March 2003 | Volume 54, Issue 1
The story of Chicago in the nineteenth century is the story of the making of America, Donald L. Miller says. A new PBS documentary based on a book he wrote shows why.
Chicago: City of the Century tells the story of a place that grew from almost nothing into a world metropolis in mere decades and that during those years displayed all the virtues and hazards of being a uniquely American free-for-all. The film was produced, written, and directed by Austin Hoyt, whose previous credits include MacArthur , Reagan , and Carnegie . Miller was the creative consultant and is the most prominent of its many onscreen commentators.
He is the John Henry MacCracken Professor of History at Lafayette College, in Easton, Pennsylvania, where he has taught since 1977. His other books include Lewis Mumford: A Life and The Story of World War II , a revised and expanded version of Henry Steele Commager’s classic volume. He has worked on or hosted many other television documentaries, including the 26-part A Biography of America and Abraham and Mary Lincoln: A House Divided. We spoke at his home in Easton about Chicago, his book, the new film, and why he is a historian.
I knew when I started the book that it would be a history of not just one city but America, because nineteenth-century Chicago was a raw, new, industrial metropolis cut out of the frontier. It was a product of so many of the forces that created America—westward expansion, commercial and transportation revolutions, the Industrial Revolution, the democratic revolution. They’re all right there. That it was a city of world importance came home to me when I was invited to Holland to lecture at Leiden University. The school was presenting a series of lectures on the dozen or so cities that had had the most significance in shaping history. The organizers picked just one American city, Chicago in the nineteenth century; the rest were classics like Rome and Athens. The historians agreed with the nineteenth-century Europeans who looked upon Chicago as the place to go to see the future, where the emerging forces of America were gathering.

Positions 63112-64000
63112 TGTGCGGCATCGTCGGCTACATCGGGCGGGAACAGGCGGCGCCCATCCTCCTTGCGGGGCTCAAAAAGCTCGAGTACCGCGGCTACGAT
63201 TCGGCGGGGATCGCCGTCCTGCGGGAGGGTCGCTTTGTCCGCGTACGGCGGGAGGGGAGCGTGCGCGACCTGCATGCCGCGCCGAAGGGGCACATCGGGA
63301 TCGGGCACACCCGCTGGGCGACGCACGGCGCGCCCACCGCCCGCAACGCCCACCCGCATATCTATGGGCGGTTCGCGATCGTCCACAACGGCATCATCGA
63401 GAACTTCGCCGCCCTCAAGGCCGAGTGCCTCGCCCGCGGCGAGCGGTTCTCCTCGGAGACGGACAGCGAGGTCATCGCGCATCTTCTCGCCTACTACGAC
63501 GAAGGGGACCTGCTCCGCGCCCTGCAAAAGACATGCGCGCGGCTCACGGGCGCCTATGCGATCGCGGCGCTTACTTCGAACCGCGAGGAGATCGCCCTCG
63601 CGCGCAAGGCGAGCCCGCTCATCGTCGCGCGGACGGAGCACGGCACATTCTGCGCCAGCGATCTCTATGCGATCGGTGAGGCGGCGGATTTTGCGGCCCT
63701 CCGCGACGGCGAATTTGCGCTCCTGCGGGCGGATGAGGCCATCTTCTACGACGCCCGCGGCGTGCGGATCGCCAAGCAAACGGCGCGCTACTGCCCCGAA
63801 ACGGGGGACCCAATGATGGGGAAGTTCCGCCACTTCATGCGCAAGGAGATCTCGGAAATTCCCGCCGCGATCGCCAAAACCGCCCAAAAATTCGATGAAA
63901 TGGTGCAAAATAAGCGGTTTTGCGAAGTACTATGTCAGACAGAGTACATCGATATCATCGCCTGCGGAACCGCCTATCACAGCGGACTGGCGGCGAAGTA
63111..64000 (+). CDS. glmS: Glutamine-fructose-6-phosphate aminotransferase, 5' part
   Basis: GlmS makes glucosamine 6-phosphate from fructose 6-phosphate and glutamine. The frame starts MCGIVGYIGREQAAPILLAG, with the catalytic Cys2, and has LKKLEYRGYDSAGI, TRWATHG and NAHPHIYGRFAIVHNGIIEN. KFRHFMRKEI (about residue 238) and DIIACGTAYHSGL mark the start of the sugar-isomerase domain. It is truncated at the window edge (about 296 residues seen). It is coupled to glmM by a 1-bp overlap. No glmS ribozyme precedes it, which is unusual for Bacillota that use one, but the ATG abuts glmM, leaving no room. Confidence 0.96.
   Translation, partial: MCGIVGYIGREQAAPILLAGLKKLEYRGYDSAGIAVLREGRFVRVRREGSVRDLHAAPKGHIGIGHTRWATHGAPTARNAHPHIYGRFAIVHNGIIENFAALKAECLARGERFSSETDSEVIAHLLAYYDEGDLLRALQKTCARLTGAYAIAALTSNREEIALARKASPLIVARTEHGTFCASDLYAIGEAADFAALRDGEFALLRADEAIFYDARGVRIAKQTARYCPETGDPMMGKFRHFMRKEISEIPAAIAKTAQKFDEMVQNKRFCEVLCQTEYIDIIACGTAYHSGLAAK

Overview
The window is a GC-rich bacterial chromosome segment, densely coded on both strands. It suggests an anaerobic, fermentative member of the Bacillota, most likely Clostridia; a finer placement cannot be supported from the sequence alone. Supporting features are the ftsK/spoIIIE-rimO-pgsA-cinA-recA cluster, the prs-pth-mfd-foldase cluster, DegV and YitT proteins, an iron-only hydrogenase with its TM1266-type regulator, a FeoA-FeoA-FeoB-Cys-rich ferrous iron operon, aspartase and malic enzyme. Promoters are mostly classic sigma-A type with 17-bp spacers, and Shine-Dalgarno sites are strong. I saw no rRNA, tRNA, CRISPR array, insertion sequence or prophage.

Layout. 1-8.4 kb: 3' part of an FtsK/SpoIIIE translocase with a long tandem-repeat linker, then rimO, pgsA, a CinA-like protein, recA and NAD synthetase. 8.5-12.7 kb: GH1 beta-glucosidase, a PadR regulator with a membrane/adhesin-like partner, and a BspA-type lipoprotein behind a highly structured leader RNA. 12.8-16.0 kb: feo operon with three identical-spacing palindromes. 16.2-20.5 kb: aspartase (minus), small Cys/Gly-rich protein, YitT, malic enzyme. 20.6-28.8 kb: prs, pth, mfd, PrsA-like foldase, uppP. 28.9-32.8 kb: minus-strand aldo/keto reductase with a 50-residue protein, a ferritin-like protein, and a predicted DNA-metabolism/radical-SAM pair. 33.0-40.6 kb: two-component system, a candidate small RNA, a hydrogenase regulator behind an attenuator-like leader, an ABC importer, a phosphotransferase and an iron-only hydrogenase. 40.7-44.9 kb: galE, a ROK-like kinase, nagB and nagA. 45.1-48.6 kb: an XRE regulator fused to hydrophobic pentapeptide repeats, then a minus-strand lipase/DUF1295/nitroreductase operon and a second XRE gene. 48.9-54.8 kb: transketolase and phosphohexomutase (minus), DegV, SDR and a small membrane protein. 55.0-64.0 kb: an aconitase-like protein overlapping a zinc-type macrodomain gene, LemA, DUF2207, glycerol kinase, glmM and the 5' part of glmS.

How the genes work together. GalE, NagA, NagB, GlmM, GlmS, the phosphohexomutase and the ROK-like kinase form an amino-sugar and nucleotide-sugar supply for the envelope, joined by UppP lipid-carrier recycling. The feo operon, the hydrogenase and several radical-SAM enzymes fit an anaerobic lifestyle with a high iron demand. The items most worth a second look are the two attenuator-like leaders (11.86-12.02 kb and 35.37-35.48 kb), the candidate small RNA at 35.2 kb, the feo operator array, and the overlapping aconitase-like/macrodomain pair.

And what did the future look like?
People saw the Industrial Revolution in full flush in Chicago. It was a colossus of production and the greatest railroad city in the world. It had mail-order houses that were the incarnation of speed and efficiency. It had sprawling plants like the Pullman works and the stockyards. And its giant corporations spawned giant labor organizations and strikes.
If there’s an Adam Smith city, it’s Chicago. Smith had two great ideas, economic individualism and the division of labor, and they’re both worked out there. We tried to put that into the movie very strongly. Austin Hoyt, the director, said that this was going to be a very fast-paced film. He wanted it to have a restless energy, like the city itself.
The story has a wonderful beginning.
One of the things that first excited me about the city was how it has a real creation myth. Jolliet and Marquette’s voyage—their exploration of the Mississippi and their arrival at the future site of Chicago—is an American Aeneid, a thrilling tale of origin and adventure. We don’t think of American cities that way. We think of Pilgrims plopping off boats, clearing out the wilderness, and throwing up picture-pretty churches. But Chicago was born in the age of discovery. Louis XIV was the king of France. North America was being settled from north to south, from Canada to the mouth of the Mississippi, not just from east to west. You get a sense that history could have happened in a very different way if the French had gone at colonization the way they went at exploration.
Did it happen where it did because of geography, because the spot was alongside a Great Lake and you could portage from there to a river to the Mississippi?
Yes and no. The location was sensational, but I buy Jane Jacobs’s idea that geography is not destiny. Cities are creations of the human will. Look at Cairo, Illinois, at the confluence of the Ohio and the Mississippi. Cairo never made it. You can say that’s because it’s a swamp, but Chicago was a swamp. Enterprising hustlers drained it and built a great city on it. I agree with Aristotle that the city is the people.